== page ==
19 episodes

Fantasy Literature has emerged as one of the most important genres over the past few decades and now enjoys extraordinary levels of popularity. The impact of Tolkien’s Middle-earth works and the serialisation of George Martin’s ‘Game of Thrones’ books has moved these and their contemporaries into mainstream culture. As the popularity grows so does interest in the roots of fantasy, the main writers and themes, and how to approach these texts.
Oxford is a natural home to fantasy literature with those who worked or studied here having written so many famous and influential texts (e.g. Lewis Carroll (C. L. Dodgson), C. S. Lewis, J. R. R. Tolkien, Susan Cooper, Diana Wynne Jones, Alan Garner, and Philip Pullman to name but a few) – leading to the notion of an ‘Oxford School of Fantasy’. These lectures, short talks, and interviews seek to take listeners into these works and these writers and beyond.
All material released under Creative Commons BY-NC-SA 2.0 https://creativecommons.org/licenses/by-nc-sa/2.0/ .
[Artwork by Minjie Su.]

Fantasy Literature Oxford University

    • Education
    • 3.5 • 2 Ratings

Fantasy Literature has emerged as one of the most important genres over the past few decades and now enjoys extraordinary levels of popularity. The impact of Tolkien’s Middle-earth works and the serialisation of George Martin’s ‘Game of Thrones’ books has moved these and their contemporaries into mainstream culture. As the popularity grows so does interest in the roots of fantasy, the main writers and themes, and how to approach these texts.
Oxford is a natural home to fantasy literature with those who worked or studied here having written so many famous and influential texts (e.g. Lewis Carroll (C. L. Dodgson), C. S. Lewis, J. R. R. Tolkien, Susan Cooper, Diana Wynne Jones, Alan Garner, and Philip Pullman to name but a few) – leading to the notion of an ‘Oxford School of Fantasy’. These lectures, short talks, and interviews seek to take listeners into these works and these writers and beyond.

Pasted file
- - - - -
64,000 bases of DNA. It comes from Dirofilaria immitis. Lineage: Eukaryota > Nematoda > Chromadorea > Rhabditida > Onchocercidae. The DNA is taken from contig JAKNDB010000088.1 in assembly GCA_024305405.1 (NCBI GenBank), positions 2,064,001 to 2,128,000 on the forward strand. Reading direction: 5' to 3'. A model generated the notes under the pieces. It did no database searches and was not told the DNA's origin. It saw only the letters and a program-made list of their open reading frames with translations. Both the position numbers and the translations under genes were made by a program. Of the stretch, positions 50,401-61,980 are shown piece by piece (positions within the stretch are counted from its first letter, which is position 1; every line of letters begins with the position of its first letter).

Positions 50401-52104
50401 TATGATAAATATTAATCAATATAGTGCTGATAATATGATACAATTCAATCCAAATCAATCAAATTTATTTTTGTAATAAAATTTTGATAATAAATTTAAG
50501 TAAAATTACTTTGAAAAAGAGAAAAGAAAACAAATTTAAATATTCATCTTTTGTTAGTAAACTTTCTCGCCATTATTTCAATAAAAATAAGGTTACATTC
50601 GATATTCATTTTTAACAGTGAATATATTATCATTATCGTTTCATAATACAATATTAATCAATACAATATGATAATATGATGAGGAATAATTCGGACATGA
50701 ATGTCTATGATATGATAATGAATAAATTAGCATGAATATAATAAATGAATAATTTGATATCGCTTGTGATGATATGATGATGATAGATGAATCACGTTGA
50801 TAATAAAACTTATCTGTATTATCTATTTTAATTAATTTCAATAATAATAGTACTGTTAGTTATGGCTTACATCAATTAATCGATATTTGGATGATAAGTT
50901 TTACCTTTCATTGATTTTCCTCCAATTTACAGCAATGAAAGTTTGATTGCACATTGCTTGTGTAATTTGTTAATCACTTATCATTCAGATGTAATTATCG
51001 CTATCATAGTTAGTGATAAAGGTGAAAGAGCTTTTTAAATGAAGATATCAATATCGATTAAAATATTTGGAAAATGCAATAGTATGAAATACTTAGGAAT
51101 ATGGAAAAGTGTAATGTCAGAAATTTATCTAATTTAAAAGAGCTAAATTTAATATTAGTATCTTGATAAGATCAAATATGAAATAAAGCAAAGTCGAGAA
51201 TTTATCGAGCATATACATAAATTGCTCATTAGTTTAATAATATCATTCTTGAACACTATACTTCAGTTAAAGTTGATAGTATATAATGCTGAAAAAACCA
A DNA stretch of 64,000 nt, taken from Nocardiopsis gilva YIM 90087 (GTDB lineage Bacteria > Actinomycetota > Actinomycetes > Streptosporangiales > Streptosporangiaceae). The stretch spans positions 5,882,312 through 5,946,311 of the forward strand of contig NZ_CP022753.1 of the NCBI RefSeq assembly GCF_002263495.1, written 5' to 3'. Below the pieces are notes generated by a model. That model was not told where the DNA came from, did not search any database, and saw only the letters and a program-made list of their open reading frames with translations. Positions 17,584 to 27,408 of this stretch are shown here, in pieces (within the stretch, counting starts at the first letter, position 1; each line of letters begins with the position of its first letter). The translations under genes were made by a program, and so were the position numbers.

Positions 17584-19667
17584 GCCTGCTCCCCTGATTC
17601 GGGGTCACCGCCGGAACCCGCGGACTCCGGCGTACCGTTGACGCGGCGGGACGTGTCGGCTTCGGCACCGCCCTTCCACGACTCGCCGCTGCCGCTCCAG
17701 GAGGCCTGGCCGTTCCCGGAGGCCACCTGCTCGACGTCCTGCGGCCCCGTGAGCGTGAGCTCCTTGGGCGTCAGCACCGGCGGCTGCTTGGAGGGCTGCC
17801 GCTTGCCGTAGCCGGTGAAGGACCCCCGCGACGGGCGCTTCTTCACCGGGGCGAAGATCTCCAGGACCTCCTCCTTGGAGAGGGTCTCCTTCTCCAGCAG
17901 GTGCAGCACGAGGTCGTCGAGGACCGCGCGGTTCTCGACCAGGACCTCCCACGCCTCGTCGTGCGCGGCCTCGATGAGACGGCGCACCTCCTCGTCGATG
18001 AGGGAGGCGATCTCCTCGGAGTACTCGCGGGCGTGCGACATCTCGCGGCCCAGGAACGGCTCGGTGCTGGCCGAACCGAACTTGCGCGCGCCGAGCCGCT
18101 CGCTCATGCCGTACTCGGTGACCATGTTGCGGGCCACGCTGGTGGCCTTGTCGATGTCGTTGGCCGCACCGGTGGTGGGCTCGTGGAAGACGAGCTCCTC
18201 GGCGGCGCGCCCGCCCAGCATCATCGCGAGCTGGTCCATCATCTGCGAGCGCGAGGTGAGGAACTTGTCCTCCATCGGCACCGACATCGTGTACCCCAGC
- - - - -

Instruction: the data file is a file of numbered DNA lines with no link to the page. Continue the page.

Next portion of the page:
All material released under Creative Commons BY-NC-SA 2.0 https://creativecommons.org/licenses/by-nc-sa/2.0/ .
[Artwork by Minjie Su.]

    • video
    Is Jin Yong 'China's Tolkien'?

    Is Jin Yong 'China's Tolkien'?

    A comparison of the Hong Kong author Jin Yong and J. R. R. Tolkien A comparison of the Hong Kong author Jin Yong and J. R. R. Tolkien by Jonathan Hui, English Division at Nanyang Technological University, Singapore.

    • 36 min
    • video
    Arthur Rackham at Trinity College

    Arthur Rackham at Trinity College

    Emma Sillett, Trinity College Librarian, and Dr Caroline Batten explore the Danson Library's collection of rare Arthur Rackham fantasy illustrations. Emma Sillett, Trinity College Librarian, and Dr Caroline Batten explore the Danson Library's collection of rare Arthur Rackham fantasy illustrations, looking at editions of fairy tales, Milton's Comus, Wagner's Siegfried and the Twilight of the Gods, and more.

    • 45 min
    • video
    The Last of the Titans

    The Last of the Titans

    This talk explores the myth underlying the action in John Wyndham's `The Kraken Wakes'. This talk discusses the fantasy novel The Kraken Wakes by John Wyndham. The novel is often described as science fiction, but the underlying legend of a sea monster has a long history and appears in literature all over the world. Sometimes the creature is non-aggressive, often aggressive; the narrator and his wife evoke both traditions. Jane Bliss is an independent scholar based in Oxford, working on a number of medieval topics including Romance and Anglo-Norman Literature.

    • 12 min
    • video
    The Saga of Eric the Unlucky

    The Saga of Eric the Unlucky

    The Saga of Eric the Unlucky examines Rider Haggard's use of medieval narrative techniques in his novel Eric Brighteyes. In The Saga of Eric the Unlucky, Jane Bliss examines Rider Haggard's use of medieval narrative techniques in his nineteenth-century novel The Saga of Eric Brighteyes. He exploits the paratactic narrative style familiar from chronicle history; he also uses a typical and often very effective tense-switching from past to present and back, to bring scenes to life. The story is enlivened with his own verses, composed with a traditional alliterative style in mind. Jane Bliss is an independent scholar; she has written on several aspects of medieval literature, and runs an Anglo-Norman Reading Group in Oxford.

    • 14 min
    • video
    Edward Lear and Fantasy

    Edward Lear and Fantasy

    Jasmine Jagger provides a short introduction to Edward Lear. Jasmine Jagger provides a short introduction to Edward Lear, a literary nonsense author whose fanciful limericks and invented words inspired numerous fantasy authors. Dr Jagger lectured at Oxford (Jesus and Lady Margaret Hall), and is now a member of the Department of English and Creative Writing at the University of Roehampton.

    • 10 min
    • video
    Werewolves in Medieval Literature vs Modern TV

    Werewolves in Medieval Literature vs Modern TV

    A discussion of werewolves in medieval and modern representations. A discussion of werewolves in medieval and modern representations by Dr Minjie Su.

    • 23 min

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